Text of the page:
When to stick a thimble in the eye?

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When to stick a thimble in the eye?

Postby KenKorey » Mon Jul 23, 2018 11:22 pm

I've never been entirely certain what principles to apply for adding a thimble when setting up an eye for attaching a rope to a shackle or other fitting. I've usually replicated the setup that the PO used without ever being clear what dictated the choices. Since fittings like bails and shackles can be made either of metal stampings (with more-or-less rectangular cross-sections) or of forgings and castings with relatively rounded cross-sections, I would have guessed that a flat strap is much more likely to chafe the eye of the rope than would a rounded alternative, leading to use of thimbles where flat straps are involved and less often where they are not. On my boat, however, this principle seems to have been largely irrelevant to the actual rigging practice. I suppose that different owners made alterations to the rigging each by their own lights and that I shouldn't expect much consistency, but I'm currently renewing the aging rigging and I'd like to get it right from the start. Can anyone refer me to a more definitive principle for using thimbles than doing what the last guy did?

Thanks,
Ken
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Re: When to stick a thimble in the eye?

Postby GreenLake » Tue Jul 24, 2018 12:13 am

For wires you need thimbles; for rope, latest I read is that thimbles aren't universally advised. (If you attach to something really rough, you will need chafe protection, of course).

On my boat, I used to have thimbles for main and jib halyard. The jib halyard was redone in Amsteel and at that point I incorporated an soft-shackle into the end. Instructions for that can be found at http://l-36.com. The jib now has a short bit of line with a diamond knot at the top, like a toggle.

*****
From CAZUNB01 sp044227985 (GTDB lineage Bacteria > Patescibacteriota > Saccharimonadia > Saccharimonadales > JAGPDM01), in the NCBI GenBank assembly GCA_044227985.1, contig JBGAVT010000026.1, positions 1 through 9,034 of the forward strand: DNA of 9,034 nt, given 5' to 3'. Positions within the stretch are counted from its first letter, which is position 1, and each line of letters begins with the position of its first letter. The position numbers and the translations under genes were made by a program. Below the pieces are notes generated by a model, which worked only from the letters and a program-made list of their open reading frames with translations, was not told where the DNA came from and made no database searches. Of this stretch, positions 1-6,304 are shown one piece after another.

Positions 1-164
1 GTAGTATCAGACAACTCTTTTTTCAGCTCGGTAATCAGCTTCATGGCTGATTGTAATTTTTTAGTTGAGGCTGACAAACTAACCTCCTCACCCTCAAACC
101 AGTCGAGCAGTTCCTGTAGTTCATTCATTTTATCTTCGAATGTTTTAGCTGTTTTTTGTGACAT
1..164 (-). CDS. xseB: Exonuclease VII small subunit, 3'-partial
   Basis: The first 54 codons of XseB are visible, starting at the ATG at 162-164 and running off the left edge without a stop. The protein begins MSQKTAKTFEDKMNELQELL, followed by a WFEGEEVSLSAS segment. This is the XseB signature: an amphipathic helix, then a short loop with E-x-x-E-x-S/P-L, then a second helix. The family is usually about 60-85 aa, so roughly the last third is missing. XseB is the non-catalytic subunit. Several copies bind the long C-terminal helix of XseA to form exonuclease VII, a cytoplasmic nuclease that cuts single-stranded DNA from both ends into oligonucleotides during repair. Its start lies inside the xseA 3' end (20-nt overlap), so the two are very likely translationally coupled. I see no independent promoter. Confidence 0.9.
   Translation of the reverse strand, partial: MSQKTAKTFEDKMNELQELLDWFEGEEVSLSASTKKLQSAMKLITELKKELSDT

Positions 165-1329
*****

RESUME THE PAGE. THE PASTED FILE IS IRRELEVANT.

For the main, I still have a thimble, but I don't use it, or the metal shackle it was used with. I now make a luggage-tag hitch at the head of the sail (and the thimble makes sure it can't slip). That setup has given me an extra inch or so in hoist and has worked fine for several seasons. Novice crew are always puzzled how to tie a luggage hitch with access to only one end of the line and the thimble wider than the grommet at the head. (It's not that hard :D)

For the vang, I think I just used knots to tie on the becket. I use buntline hitches, which are very compact.

For jib sheet I don't use any knots or thimbles. I have a continuous jib sheet, with a soft shackle as a Prusik loop. The continuous sheet does great in avoiding snags and the soft shackle gives a bit of lightweight line between sheet and clew - that seems to have the effect of reducing how much the jib sheet gets jerked around from headsail flogging during a tack.

That basically covers any place I would expect to ever see thimbles, except, as mentioned, for wire stays etc. if they are done that way as opposed to some other type of connection.
~ green ~ lake ~ ~
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Re: When to stick a thimble in the eye?

Postby KenKorey » Thu Jul 26, 2018 7:00 pm

Thanks GreenLake -- your explanation is quite helpful. It's made me realize that I have too many thimbles on my boat, which I'm happy not to have to replace. I suspect that one of the earlier owners was caught up in splicing eyes wherever possible, and popped a thimble in each. I'm just as happy with substituting hitches wherever I can and am inclined not to splice eyes without clear reason. Avoidance of chafing is the primary purpose of thimble use -- exactly why I've used them to affix anchor rodes to their galvanized chains -- but I plan to avoid their promiscuous use henceforth.

Regards,
Ken
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Re: When to stick a thimble in the eye?

Postby GreenLake » Fri Jul 27, 2018 3:13 am

Splicing can be fun. Try making your own soft shackles (instructions at https://l-36.com and other places). Amsteel is easy to splice, although the methods at first look unconventional when compared to traditional splicing methods for three-strand or double-braided rope.
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